Incentives on Real Estate Investment:

There are many tax benefits for qualifying real estate investment trusts in Mexico. FIBRAS.

On the Hiring People with Disabilities:

An incentive for employers that offers a credit equivalent to 100% of the income tax corresponding to the salary paid to workers/employees with certain types of disabilities. An additional deduction, equivalent to 25% of the salary, paid to workers/employees over the age of 65.

Tax Incentive for National Film Production:

A tax credit equivalent to the amount contributed in the relevant fiscal year to projects of investment in national film production. This tax credit is capped at 10% of the total income tax of the prior year, provided certain requirements are met.

Incentives for Investments in Theatre Production:

A tax credit equivalent to the amount contributed to investment projects in theatrical productions in Mexico. This tax credit shall not be accruable for income tax purposes. Under no circumstance will this incentive exceed 10% of the income tax owed for the fiscal year prior to the one in which it is applied.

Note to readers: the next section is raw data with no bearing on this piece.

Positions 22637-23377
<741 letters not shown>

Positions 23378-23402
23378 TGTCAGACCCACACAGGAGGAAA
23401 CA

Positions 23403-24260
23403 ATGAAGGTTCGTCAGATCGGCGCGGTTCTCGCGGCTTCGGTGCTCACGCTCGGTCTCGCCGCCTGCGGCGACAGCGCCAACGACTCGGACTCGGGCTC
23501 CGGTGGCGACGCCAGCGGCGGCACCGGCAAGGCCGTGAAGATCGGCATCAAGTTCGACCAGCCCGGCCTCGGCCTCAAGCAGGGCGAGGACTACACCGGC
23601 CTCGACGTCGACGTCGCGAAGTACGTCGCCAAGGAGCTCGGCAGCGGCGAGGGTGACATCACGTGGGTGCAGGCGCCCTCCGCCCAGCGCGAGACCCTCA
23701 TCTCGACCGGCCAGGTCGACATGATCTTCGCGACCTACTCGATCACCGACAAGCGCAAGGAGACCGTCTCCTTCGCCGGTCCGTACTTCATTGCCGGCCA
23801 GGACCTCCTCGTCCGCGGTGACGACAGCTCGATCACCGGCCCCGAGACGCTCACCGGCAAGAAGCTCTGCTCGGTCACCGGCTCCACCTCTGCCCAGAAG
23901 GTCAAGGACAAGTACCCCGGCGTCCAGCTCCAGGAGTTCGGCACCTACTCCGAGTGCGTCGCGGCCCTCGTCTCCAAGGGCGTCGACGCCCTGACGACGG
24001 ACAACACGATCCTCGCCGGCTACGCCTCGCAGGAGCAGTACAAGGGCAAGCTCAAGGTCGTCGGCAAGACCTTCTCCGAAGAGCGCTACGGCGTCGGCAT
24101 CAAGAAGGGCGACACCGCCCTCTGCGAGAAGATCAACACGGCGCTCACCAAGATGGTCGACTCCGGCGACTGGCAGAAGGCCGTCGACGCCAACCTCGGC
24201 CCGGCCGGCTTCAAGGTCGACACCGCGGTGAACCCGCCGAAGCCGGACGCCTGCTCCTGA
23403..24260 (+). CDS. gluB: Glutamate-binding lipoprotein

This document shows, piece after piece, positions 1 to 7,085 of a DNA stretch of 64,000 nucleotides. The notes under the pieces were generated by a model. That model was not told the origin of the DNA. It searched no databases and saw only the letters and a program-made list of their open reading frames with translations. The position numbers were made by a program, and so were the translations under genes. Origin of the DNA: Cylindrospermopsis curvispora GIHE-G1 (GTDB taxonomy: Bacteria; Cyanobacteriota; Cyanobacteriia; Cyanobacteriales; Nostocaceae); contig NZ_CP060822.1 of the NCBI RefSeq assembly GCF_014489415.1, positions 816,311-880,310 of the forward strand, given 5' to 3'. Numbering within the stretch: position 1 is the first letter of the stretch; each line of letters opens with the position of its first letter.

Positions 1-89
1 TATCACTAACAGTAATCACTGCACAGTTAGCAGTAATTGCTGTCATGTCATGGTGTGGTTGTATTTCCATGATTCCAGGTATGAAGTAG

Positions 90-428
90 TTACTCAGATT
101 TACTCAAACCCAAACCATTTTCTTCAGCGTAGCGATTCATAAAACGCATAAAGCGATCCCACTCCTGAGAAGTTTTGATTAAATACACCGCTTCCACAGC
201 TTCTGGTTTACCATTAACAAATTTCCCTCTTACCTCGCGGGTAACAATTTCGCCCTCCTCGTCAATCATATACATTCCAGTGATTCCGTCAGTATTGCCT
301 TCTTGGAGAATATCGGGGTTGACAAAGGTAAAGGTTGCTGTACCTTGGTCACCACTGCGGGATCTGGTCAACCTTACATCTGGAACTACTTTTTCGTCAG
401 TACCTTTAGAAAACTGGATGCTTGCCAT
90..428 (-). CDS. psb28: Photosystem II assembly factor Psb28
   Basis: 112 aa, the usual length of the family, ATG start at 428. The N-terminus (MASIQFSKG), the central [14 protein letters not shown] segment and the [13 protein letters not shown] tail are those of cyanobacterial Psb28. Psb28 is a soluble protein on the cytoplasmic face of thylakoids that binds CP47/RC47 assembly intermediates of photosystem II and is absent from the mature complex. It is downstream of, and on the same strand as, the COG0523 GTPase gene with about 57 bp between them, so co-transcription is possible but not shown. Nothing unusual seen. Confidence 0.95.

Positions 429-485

Capital Investment:

Several benefits are granted to encourage risk capital investments in Mexico using a Trust.

Equipment of Power for Electric Vehicles:

Credit tax equivalent to 30% of the amount of the investment that is made in equipment of power for electric vehicles whenever it is available in public places.

Incentive of High Performance Sports:

A tax credit equivalent to the amount contributed to investment projects and infrastructure in specialized sports facilities and development of high performance of Mexican athletes. This tax credit shall not be accruable for income tax purposes. Under no circumstance will this incentive exceed 10% of the income tax owed for the fiscal year prior to the one in which it is applied.